The Fuller Court (1906-1909). Seated, from left to right: Justices Edward Douglas White, John Marshall Harlan, and Chief Justice Melville Fuller, and Justices David J. Brewer and Rufus Peckham. Standing, from left to right: William R. Day, Joseph McKenna, Oliver Wendell Holmes, Jr. and William Henry Moody.
The Brandeis Brief did not make legal arguments, but instead, presented excerpts from social science writings and other data in support of the Oregon statute.
Brandeis argued that because of the “physical differences between men and women” there was a “bad effect of long hours on health.” Indeed, there were “specific evil effects on childbirth and female functions” from working too long. Therefore, the state could justify the maximum hour law to “protect women” and “future generations.”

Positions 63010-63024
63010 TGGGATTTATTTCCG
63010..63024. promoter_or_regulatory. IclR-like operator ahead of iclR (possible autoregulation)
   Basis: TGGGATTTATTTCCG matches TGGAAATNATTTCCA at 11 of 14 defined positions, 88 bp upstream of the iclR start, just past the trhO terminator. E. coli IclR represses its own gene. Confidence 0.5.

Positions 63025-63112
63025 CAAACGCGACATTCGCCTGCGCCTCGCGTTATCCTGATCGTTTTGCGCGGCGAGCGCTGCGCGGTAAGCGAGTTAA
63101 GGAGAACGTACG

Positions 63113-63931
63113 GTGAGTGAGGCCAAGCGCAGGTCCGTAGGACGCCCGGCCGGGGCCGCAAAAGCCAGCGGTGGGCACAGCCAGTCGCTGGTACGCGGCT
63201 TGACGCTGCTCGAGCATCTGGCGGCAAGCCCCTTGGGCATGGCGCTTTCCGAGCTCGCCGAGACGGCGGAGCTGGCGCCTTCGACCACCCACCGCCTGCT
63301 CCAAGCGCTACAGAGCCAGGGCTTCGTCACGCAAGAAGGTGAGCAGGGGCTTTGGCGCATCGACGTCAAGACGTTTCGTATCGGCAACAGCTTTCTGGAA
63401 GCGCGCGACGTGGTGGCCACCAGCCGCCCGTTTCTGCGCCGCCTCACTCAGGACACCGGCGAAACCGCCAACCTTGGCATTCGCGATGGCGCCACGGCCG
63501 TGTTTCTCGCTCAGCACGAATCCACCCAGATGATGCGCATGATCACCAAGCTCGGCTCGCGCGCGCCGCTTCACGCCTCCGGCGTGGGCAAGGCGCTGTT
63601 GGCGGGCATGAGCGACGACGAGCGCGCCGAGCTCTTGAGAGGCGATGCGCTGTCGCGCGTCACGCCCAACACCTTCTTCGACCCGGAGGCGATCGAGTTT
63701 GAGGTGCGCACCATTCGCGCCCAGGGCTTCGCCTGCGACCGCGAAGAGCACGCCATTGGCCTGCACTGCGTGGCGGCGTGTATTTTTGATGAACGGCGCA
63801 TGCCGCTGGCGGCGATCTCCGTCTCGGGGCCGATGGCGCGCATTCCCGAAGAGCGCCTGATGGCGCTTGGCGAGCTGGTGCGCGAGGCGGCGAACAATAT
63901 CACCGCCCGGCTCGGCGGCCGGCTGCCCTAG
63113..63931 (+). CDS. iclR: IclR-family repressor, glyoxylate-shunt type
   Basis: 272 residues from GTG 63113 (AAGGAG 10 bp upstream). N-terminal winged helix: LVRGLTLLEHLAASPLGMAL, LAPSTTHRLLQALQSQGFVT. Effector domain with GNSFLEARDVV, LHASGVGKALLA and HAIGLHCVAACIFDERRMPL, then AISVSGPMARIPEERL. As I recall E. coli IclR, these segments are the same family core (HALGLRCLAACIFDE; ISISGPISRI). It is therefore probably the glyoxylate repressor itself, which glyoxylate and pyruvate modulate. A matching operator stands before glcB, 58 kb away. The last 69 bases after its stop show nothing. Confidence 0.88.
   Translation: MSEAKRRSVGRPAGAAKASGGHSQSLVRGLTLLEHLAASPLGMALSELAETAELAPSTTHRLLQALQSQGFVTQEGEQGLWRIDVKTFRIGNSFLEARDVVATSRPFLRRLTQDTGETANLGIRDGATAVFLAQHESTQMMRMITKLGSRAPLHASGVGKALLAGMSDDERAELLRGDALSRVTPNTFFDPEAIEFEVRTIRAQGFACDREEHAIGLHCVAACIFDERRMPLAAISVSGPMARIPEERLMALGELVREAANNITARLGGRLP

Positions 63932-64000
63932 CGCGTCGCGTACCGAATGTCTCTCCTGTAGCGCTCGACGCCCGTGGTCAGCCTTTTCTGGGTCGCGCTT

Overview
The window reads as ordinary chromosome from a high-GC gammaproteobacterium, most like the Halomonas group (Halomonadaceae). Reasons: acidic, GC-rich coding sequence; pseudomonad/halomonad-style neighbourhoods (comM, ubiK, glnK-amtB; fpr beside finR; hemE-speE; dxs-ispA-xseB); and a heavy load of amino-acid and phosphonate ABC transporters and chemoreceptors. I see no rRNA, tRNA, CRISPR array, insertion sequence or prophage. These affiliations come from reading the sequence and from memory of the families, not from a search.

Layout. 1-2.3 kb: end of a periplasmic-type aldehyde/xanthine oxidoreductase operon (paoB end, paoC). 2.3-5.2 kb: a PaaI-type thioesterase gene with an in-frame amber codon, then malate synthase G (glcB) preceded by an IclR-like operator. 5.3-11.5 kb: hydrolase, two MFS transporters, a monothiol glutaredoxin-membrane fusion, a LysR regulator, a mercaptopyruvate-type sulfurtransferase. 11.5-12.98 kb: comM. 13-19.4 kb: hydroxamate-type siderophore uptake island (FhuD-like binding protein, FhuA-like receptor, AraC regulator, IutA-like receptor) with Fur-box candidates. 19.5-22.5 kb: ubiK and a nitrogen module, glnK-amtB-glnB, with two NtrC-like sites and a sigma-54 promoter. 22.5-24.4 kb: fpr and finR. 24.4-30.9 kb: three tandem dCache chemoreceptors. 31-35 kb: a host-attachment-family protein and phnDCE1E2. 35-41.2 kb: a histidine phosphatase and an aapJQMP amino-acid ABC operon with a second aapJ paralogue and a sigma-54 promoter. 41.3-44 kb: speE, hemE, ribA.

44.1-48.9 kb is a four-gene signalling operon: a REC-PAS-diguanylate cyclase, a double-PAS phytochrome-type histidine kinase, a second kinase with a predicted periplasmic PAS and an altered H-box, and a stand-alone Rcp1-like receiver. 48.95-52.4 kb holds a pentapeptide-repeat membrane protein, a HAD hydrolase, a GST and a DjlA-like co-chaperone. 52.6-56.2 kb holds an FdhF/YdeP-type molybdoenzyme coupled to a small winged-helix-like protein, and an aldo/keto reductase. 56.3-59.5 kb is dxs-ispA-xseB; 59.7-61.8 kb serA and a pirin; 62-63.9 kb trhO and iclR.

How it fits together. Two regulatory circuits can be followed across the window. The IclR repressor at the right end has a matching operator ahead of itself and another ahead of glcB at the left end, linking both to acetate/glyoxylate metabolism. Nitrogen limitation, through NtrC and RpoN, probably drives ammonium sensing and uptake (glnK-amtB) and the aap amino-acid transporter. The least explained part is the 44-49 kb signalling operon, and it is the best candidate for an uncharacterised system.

Oregon made it a crime to employ female workers for more than ten hours a day. The owner of the Lace House Laundry challenged the law as a violation of the Fourteenth Amendment. Naturally, he relied on the recent precedent of Lochner, which found that limiting bakers to ten hours per day violated the Due Process Clause. Yet, only three years later, Muller unanimously upheld Oregon’s maximum- hour law for women.
Justice Brewer wrote the majority opinion in Muller. He explained that “the difference between the sexes [can] justify a different rule respecting a restriction of the hours of labor.”
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